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Nothing is as satisfying as sprinkling a healthy helping of parmesan onto a fresh plate of pasta.
While there are several other kinds of cheese to choose from, parmesan reigns supreme as the classic choice for Italian-style cuisine. Even a light dusting of this umami-rich cheese can transform virtually any savory dish into a culinary delight.
Despite this cheese’s supreme versatility and ability to complement any dish, its quality can be difficult to discern unless you understand a bit about parmesan.
In reality, not all parmesan is created equal, and some aren’t even classified as parmesan at all. It is possible the parmesan cheese in your fridge is an imposter. The question is, how do you know?
The Low Down On The Real Deal
Here’s the deal: real parmesan cheese is Parmigiano Reggiano, and parmesan cheese is an imitation of it. While cheese connoisseurs may think they have it all figured out, there’s a lot of confusion surrounding parmesan in America.
Moreover, the word “parmesan” is not regulated in the states. In this way, cheese can be labeled as parmesan and be considered authentic Parmigiano-Reggiano, when it’s really not.
Only cheese produced in Bologna, Mantua, Modena, or Parma may carry the “Parmigiano-Reggiano” designation according to Italian law. Also, under European law, both the name and the translation, “parmesan,” are protected as designations of origin.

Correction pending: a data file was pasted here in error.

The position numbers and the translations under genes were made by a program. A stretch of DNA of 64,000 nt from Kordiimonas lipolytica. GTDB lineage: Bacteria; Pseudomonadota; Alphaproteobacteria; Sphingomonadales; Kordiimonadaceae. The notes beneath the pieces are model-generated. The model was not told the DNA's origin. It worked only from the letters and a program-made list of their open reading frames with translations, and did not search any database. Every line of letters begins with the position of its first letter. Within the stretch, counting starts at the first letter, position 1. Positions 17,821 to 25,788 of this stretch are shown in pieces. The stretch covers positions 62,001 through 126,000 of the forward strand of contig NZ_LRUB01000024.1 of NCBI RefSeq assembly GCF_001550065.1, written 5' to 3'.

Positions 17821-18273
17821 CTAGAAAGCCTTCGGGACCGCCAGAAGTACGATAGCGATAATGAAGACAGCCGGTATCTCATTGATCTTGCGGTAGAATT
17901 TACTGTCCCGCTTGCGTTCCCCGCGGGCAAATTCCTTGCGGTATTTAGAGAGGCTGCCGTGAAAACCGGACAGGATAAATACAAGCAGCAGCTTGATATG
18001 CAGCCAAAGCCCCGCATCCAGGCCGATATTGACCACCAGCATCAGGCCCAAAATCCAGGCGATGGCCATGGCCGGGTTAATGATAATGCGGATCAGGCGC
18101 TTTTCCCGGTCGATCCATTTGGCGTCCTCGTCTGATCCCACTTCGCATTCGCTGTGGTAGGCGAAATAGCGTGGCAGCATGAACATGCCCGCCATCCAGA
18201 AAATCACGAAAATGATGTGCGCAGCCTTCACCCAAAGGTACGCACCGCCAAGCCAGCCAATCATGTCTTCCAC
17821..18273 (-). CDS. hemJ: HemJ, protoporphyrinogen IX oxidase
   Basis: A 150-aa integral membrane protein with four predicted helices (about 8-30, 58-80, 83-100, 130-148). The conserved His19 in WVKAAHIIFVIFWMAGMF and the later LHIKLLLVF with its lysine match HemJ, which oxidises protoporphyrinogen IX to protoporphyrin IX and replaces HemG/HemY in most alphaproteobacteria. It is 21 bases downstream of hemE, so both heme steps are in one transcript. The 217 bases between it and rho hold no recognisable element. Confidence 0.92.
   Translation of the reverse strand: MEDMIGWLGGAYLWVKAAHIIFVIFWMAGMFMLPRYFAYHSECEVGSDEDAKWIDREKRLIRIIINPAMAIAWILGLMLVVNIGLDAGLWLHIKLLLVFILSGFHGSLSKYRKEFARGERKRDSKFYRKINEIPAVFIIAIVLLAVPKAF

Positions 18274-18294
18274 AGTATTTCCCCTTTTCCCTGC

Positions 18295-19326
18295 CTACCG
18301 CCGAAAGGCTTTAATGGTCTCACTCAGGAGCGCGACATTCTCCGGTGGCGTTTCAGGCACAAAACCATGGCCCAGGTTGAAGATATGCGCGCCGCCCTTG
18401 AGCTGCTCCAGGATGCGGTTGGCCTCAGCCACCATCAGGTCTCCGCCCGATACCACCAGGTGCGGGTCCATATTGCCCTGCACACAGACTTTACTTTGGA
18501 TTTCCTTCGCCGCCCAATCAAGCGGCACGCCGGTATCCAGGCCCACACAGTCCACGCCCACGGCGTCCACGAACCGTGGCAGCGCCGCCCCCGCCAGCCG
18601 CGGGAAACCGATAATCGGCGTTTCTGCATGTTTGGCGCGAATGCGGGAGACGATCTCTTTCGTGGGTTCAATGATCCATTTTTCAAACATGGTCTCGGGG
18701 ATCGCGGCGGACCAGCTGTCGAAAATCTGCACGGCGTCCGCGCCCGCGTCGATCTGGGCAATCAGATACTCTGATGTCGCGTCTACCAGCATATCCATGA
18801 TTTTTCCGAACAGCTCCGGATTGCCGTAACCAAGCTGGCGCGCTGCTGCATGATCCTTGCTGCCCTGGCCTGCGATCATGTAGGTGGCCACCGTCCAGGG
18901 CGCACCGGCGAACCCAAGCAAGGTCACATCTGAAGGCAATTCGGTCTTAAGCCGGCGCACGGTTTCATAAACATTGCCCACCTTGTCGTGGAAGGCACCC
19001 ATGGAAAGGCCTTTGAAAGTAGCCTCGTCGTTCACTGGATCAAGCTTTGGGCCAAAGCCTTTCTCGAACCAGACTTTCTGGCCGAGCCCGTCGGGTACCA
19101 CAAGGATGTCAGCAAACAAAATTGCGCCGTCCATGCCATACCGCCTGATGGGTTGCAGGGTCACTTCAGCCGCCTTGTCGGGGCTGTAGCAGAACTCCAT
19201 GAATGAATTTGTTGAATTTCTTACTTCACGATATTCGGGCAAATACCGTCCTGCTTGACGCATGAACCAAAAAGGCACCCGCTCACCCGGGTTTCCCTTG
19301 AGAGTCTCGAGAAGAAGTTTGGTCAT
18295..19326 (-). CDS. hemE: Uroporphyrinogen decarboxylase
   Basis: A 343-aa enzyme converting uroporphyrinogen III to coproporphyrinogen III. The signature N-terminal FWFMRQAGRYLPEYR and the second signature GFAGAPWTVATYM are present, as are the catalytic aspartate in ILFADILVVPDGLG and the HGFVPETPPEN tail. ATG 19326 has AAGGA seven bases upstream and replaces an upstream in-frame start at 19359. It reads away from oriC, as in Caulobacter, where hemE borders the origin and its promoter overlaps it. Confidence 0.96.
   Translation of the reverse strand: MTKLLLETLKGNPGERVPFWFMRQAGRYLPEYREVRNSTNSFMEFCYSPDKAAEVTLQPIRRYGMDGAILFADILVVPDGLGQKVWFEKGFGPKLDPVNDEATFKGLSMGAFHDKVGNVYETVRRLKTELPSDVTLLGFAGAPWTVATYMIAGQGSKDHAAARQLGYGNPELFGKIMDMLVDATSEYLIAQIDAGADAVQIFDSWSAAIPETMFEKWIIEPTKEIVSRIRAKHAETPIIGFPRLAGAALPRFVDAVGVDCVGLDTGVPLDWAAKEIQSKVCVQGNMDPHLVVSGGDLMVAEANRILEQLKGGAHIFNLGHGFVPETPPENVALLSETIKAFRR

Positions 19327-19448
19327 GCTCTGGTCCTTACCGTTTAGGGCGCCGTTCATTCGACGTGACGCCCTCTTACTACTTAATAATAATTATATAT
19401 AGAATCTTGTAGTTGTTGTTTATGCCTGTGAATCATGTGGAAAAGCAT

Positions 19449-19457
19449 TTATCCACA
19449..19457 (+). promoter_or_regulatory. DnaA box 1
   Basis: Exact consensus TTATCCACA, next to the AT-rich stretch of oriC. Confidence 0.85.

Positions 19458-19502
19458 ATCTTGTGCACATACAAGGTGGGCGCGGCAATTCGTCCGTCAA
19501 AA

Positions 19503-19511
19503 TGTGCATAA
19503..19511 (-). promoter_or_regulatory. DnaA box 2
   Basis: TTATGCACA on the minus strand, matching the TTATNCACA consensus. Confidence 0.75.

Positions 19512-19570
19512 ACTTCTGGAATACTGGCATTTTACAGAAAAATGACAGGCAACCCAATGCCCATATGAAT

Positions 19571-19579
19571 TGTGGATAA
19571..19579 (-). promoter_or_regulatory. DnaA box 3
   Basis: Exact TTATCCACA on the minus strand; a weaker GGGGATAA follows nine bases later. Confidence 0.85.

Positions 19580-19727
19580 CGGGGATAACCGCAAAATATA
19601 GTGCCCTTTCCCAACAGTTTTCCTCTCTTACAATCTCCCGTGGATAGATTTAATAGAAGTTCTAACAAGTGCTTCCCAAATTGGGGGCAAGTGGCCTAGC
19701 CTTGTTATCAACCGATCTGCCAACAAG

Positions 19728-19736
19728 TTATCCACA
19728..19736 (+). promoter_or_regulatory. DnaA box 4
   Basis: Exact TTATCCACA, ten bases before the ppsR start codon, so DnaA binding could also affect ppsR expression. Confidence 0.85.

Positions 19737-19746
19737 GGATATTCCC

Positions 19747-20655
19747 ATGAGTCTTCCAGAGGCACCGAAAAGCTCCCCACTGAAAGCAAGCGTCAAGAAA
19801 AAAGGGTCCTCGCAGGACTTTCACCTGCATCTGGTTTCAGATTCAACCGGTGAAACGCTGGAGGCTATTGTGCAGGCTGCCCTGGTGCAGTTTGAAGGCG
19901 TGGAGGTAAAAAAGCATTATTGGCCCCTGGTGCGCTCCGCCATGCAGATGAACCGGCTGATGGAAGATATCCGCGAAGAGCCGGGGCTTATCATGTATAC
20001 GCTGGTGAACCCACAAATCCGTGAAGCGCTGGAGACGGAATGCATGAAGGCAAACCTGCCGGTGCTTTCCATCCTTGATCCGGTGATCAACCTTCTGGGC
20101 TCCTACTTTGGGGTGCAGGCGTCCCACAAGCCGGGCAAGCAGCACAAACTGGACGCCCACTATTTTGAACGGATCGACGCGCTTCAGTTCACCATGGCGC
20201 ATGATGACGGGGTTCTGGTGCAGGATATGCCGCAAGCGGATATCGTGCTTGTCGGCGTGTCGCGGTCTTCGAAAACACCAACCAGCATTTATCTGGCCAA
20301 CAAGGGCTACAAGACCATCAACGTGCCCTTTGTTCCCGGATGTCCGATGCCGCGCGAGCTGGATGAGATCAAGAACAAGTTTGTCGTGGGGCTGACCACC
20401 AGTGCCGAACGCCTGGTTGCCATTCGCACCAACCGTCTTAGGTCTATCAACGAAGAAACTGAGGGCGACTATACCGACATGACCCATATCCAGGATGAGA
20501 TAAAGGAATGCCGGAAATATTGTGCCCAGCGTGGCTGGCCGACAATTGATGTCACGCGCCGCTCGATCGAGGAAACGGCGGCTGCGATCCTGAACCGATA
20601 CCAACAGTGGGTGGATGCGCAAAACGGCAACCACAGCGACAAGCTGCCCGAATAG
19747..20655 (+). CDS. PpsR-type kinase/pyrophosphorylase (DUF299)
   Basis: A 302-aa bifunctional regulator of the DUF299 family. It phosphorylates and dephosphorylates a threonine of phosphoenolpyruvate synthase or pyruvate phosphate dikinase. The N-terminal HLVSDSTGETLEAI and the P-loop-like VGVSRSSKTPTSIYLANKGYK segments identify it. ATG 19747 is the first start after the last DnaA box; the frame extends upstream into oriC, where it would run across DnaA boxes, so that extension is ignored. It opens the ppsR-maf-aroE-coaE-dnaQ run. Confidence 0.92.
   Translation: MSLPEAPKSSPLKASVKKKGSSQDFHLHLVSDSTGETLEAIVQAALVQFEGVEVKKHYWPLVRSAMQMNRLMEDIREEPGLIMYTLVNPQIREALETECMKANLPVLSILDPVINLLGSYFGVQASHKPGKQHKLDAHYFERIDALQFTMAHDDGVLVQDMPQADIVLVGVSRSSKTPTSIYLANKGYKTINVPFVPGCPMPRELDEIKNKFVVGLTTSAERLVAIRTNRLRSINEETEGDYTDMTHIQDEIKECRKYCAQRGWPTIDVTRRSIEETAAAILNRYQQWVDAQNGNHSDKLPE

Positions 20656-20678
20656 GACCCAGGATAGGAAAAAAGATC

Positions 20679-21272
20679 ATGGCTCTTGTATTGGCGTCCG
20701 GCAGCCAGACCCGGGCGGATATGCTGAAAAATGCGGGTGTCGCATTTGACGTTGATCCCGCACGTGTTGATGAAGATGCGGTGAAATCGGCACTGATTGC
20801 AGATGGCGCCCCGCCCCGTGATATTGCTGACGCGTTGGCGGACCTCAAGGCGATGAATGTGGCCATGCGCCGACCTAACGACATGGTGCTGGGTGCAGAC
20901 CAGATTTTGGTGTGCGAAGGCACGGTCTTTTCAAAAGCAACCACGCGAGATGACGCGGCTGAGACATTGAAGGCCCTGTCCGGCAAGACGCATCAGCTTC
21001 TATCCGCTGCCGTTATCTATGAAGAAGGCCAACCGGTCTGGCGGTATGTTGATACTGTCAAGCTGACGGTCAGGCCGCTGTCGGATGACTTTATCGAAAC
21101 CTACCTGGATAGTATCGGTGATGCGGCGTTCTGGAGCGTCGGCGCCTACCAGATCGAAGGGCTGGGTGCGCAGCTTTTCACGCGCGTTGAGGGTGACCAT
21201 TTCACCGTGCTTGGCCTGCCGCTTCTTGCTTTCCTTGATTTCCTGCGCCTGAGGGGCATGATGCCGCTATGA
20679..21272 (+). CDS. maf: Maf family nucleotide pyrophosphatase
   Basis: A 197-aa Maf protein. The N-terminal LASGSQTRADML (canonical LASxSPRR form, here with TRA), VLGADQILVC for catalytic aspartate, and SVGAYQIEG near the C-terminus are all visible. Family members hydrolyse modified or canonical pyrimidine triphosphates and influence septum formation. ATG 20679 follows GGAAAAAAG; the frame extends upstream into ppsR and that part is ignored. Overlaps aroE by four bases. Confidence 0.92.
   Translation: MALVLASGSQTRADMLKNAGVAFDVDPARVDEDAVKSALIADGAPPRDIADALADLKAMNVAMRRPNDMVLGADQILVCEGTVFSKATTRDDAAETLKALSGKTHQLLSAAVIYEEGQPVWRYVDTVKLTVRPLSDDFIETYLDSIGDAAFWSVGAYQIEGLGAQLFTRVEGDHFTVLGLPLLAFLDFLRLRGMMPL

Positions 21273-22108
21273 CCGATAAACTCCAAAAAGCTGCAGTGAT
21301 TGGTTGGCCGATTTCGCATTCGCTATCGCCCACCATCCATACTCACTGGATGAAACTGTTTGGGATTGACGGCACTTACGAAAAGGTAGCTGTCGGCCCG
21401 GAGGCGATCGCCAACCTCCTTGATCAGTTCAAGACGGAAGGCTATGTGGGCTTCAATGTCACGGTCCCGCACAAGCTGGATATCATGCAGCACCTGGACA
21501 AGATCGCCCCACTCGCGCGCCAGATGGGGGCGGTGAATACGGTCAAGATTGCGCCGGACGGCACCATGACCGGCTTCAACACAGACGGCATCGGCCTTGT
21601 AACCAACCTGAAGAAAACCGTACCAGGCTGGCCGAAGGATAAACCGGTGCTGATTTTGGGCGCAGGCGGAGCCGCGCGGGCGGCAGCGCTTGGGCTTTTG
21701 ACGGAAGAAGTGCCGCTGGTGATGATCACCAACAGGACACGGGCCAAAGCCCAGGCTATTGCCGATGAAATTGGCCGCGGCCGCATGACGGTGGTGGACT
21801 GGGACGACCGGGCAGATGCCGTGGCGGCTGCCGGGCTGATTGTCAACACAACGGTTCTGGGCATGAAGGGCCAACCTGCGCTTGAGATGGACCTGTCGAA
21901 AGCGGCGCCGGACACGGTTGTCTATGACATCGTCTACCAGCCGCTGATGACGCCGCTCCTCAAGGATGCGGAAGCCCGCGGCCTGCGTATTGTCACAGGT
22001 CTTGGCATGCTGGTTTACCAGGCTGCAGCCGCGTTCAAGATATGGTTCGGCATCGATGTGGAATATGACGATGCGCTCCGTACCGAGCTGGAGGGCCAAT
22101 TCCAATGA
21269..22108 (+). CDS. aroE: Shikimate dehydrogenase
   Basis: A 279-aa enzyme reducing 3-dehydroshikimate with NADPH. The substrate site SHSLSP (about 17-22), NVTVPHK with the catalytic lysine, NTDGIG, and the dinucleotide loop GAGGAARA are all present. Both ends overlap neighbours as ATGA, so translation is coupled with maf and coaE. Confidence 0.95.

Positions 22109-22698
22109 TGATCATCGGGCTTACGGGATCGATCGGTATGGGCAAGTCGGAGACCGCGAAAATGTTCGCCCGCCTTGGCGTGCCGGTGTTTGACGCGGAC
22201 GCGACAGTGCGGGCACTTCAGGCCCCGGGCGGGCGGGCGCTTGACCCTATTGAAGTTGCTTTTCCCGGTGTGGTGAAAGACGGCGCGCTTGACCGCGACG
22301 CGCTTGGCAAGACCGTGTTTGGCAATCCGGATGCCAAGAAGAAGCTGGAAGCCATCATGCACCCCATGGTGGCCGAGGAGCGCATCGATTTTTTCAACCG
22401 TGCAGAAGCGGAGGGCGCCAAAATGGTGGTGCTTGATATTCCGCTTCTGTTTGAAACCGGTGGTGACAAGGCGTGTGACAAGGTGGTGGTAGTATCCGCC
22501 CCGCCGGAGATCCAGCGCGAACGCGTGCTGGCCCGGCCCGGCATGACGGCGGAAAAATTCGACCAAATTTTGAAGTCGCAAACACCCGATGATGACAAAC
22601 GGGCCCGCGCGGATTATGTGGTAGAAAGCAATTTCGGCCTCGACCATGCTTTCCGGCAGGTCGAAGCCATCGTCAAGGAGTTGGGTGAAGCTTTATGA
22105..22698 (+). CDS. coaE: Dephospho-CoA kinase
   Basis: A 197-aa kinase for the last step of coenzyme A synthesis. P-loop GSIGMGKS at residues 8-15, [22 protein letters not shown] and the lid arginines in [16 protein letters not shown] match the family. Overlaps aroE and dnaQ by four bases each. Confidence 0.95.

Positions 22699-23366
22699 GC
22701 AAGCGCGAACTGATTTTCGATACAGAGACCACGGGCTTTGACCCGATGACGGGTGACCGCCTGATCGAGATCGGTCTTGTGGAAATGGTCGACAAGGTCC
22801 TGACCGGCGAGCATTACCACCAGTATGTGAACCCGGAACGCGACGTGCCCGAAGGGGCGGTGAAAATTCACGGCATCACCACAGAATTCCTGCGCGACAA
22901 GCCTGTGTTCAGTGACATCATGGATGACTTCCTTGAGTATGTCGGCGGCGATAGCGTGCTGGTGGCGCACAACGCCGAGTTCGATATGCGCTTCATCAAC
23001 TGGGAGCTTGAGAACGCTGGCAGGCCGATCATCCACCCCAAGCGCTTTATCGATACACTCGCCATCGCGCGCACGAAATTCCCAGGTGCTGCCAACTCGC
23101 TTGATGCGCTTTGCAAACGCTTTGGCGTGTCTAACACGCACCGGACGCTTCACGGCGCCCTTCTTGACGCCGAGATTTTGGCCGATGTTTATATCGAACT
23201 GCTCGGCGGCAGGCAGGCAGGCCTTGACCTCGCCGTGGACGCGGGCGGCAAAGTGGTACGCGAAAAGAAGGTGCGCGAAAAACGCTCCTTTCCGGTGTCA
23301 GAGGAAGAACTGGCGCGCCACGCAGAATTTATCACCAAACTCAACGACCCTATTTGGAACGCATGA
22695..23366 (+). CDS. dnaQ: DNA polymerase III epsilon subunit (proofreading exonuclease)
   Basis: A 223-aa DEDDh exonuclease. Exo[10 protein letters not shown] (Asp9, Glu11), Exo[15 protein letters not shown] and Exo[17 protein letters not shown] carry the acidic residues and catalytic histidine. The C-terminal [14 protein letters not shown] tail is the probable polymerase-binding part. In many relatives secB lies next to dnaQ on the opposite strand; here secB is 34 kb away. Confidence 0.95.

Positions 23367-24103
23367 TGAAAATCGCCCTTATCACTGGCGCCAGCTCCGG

So how do you know if you’re getting the real deal? There are a few ways to tell.
How To Spot Authentic Parmigiano Reggiano
Most of us have heard of the infamous wood pulp controversy surrounding parmesan cheese. Following such revelations, parmesan without the added extras like wood pulp or plant fibers obviously is ideal. But still, how can you be positively certain that what you have in your fridge is authentic Parmigiano-Reggiano?
- Keep an eye out for Parmigiano Reggiano DOP, or Protected Designation of Origin. DOP stands for Denominazione di Origine Protetta, meaning that the Parmigiano Reggiano is guaranteed by the European Union to be authentic and produced in the original town or region with real, trusted ingredients.
- Whenever possible, opt for Parmigiano-Reggiano that’s straight from the wheel. While pre-grated Parmigiano-Reggiano’s may have a decent flavor, they are rarely authentic and are often extremely dry.
- Pre-sliced wedges often bear the DOP label of the cheese’s origin on their packaging. Alternatively, if you’re having the cheese cut directly from the wheel, you can always ask where it was imported from.
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